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Healthc Inform Res. 2016 Jan;22(1):54-8. doi: 10.4258/hir.2016.22.1.54. Epub 2016 Jan 31.

Conversion and Data Quality Assessment of Electronic Health Record Data at a Korean Tertiary Teaching Hospital to a Common Data Model for Distributed Network Research.

Author information

1
Department of Biomedical Informatics, Ajou University School of Medicine, Suwon, Korea.; Observational Health Data Sciences and Informatics, New York, NY, USA.
2
Observational Health Data Sciences and Informatics, New York, NY, USA.; Department of Nursing Science, Dongyang University, Yeongju, Korea.
3
Observational Health Data Sciences and Informatics, New York, NY, USA.; Mibyeong Research Center, Korea Institute of Oriental Medicine, Daejeon, Korea.
4
Department of Biomedical Informatics, Ajou University School of Medicine, Suwon, Korea.
5
Observational Health Data Sciences and Informatics, New York, NY, USA.; Global Epidemiology, Janssen Research and Development LLC, Titusville, NJ, USA.

Abstract

OBJECTIVES:

A distributed research network (DRN) has the advantages of improved statistical power, and it can reveal more significant relationships by increasing sample size. However, differences in data structure constitute a major barrier to integrating data among DRN partners. We describe our experience converting Electronic Health Records (EHR) to the Observational Health Data Sciences and Informatics (OHDSI) Common Data Model (CDM).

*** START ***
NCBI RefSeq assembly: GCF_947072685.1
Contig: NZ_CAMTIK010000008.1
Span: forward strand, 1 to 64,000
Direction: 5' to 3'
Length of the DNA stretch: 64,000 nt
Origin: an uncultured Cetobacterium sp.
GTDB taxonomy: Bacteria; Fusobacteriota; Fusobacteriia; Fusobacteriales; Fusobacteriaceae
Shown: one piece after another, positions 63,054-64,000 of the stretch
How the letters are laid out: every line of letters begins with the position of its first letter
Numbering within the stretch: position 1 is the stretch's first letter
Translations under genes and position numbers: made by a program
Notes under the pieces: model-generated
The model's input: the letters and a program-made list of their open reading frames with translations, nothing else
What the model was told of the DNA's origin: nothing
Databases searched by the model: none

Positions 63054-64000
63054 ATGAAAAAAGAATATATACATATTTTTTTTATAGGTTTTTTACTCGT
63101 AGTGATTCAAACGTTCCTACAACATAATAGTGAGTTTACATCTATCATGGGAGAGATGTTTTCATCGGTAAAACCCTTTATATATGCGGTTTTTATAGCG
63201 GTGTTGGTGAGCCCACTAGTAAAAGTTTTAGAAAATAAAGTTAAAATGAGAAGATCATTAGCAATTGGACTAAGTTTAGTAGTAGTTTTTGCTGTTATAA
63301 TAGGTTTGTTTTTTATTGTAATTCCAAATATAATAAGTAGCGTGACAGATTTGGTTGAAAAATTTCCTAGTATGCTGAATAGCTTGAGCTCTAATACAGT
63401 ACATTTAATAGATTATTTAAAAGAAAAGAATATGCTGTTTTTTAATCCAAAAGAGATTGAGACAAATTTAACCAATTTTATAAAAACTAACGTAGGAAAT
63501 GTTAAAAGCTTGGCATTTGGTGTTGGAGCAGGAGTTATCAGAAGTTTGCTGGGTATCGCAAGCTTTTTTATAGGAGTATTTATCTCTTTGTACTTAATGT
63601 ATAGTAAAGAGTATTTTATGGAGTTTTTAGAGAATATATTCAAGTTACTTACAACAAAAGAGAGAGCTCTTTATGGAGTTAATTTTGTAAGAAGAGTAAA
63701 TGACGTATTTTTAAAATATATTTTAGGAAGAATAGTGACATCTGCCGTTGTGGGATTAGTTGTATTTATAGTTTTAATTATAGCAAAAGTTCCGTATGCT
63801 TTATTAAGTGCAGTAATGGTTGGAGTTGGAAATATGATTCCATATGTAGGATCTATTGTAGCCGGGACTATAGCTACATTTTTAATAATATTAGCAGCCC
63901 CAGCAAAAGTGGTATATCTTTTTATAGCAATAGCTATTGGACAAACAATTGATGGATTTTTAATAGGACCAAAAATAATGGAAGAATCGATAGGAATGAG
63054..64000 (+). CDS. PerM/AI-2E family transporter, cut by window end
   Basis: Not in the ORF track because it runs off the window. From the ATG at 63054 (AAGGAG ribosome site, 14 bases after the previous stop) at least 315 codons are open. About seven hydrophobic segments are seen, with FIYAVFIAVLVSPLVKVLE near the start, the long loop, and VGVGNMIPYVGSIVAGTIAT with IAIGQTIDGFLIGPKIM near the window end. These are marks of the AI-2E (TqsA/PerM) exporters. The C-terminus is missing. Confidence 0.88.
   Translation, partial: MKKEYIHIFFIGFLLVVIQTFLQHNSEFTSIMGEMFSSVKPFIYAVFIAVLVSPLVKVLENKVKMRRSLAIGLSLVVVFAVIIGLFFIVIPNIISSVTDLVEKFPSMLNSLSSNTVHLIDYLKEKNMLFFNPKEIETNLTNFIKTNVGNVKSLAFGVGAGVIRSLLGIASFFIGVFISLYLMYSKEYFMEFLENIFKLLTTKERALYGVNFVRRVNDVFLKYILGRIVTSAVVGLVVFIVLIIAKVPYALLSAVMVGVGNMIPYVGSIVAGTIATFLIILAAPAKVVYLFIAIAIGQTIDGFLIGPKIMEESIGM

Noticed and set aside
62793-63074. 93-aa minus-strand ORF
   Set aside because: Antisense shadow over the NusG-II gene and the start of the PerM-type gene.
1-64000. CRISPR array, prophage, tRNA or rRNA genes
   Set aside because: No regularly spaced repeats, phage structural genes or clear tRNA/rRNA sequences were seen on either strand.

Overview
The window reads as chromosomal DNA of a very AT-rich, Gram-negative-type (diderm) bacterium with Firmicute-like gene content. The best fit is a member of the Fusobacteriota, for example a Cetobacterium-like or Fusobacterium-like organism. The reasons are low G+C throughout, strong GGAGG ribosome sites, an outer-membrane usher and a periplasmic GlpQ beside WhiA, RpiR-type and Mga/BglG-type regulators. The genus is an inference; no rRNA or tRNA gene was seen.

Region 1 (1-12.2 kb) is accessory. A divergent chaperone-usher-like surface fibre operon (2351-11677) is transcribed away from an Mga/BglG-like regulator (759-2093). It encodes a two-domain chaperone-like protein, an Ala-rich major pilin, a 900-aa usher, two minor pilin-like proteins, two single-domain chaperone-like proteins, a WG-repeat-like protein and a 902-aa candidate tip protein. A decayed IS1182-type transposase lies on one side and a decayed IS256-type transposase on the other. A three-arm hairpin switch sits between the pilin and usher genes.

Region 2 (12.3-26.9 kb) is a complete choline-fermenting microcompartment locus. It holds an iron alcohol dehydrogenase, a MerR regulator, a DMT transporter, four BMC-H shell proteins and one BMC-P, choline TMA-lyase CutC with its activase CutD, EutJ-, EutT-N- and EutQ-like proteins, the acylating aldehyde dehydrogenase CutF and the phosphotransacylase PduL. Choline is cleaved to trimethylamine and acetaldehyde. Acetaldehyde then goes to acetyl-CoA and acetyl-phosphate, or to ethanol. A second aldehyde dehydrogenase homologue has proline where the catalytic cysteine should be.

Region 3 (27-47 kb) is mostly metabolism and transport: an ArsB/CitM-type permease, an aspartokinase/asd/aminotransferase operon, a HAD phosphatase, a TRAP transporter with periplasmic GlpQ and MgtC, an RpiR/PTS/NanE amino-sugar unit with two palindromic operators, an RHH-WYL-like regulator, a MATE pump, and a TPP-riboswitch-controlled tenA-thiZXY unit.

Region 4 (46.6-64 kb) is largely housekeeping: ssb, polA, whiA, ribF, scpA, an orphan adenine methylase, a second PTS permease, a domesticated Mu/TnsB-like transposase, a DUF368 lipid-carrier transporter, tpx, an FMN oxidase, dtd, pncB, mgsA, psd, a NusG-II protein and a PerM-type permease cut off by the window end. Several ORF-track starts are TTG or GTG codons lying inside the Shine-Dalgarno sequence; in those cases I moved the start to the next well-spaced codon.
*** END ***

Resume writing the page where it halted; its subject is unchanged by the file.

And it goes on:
METHODS:

We transformed the EHR of a hospital into Observational Medical Outcomes Partnership (OMOP) CDM ver. 4.0 used in OHDSI. All EHR codes were mapped and converted into the standard vocabulary of the CDM. All data required by the CDM were extracted, transformed, and loaded (ETL) into the CDM structure. To validate and improve the quality of the transformed dataset, the open-source data characterization program ACHILLES was run on the converted data.

RESULTS:

Patient, drug, condition, procedure, and visit data from 2.07 million patients who visited the subject hospital from July 1994 to November 2014 were transformed into the CDM. The transformed dataset was named the AUSOM. ACHILLES revealed 36 errors and 13 warnings in the AUSOM. We reviewed and corrected 28 errors. The summarized results of the AUSOM processed with ACHILLES are available at http://ami.ajou.ac.kr:8080/.

CONCLUSIONS:

We successfully converted our EHRs to a CDM and were able to participate as a data partner in an international DRN. Converting local records in this manner will provide various opportunities for researchers and data holders.

KEYWORDS:

Clinical Coding; Common Data Model; Electronic Health Records; Epidemiologic Methods; Observational Health Data Sciences and Informatics (OHDSI)

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